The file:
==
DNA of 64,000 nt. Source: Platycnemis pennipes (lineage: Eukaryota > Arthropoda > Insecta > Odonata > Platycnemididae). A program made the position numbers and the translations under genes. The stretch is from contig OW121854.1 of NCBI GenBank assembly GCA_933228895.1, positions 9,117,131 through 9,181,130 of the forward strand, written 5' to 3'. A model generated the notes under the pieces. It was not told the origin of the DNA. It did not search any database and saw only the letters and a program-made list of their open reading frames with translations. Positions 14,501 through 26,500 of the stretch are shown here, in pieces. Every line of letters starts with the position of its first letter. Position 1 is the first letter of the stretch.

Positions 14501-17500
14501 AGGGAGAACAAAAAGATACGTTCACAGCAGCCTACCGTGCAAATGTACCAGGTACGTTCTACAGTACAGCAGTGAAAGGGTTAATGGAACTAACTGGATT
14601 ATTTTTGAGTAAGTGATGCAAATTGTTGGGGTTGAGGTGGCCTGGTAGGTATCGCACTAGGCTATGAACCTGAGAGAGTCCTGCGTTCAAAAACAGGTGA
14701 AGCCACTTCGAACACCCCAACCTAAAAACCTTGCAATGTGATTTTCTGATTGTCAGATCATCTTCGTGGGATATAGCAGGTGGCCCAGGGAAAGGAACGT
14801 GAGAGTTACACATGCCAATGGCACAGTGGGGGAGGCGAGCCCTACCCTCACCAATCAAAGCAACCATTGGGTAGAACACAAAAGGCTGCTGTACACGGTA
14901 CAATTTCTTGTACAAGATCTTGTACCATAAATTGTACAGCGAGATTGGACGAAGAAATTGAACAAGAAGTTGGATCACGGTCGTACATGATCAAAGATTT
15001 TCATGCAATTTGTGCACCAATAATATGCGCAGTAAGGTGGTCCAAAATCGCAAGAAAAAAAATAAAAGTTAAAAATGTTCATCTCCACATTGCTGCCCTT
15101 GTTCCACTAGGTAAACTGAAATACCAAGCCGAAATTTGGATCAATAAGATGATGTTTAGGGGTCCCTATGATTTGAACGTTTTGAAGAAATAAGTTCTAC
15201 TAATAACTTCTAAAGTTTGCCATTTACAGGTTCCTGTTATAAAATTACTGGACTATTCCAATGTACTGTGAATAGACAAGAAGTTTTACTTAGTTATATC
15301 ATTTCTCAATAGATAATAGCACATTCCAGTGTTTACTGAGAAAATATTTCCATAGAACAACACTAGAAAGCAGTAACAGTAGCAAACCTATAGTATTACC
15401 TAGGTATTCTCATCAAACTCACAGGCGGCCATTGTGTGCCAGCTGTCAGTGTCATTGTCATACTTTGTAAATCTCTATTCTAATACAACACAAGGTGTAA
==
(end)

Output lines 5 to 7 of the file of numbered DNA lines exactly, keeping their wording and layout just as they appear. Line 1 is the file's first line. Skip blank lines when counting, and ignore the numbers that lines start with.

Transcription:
14701 AGCCACTTCGAACACCCCAACCTAAAAACCTTGCAATGTGATTTTCTGATTGTCAGATCATCTTCGTGGGATATAGCAGGTGGCCCAGGGAAAGGAACGT
14801 GAGAGTTACACATGCCAATGGCACAGTGGGGGAGGCGAGCCCTACCCTCACCAATCAAAGCAACCATTGGGTAGAACACAAAAGGCTGCTGTACACGGTA
14901 CAATTTCTTGTACAAGATCTTGTACCATAAATTGTACAGCGAGATTGGACGAAGAAATTGAACAAGAAGTTGGATCACGGTCGTACATGATCAAAGATTT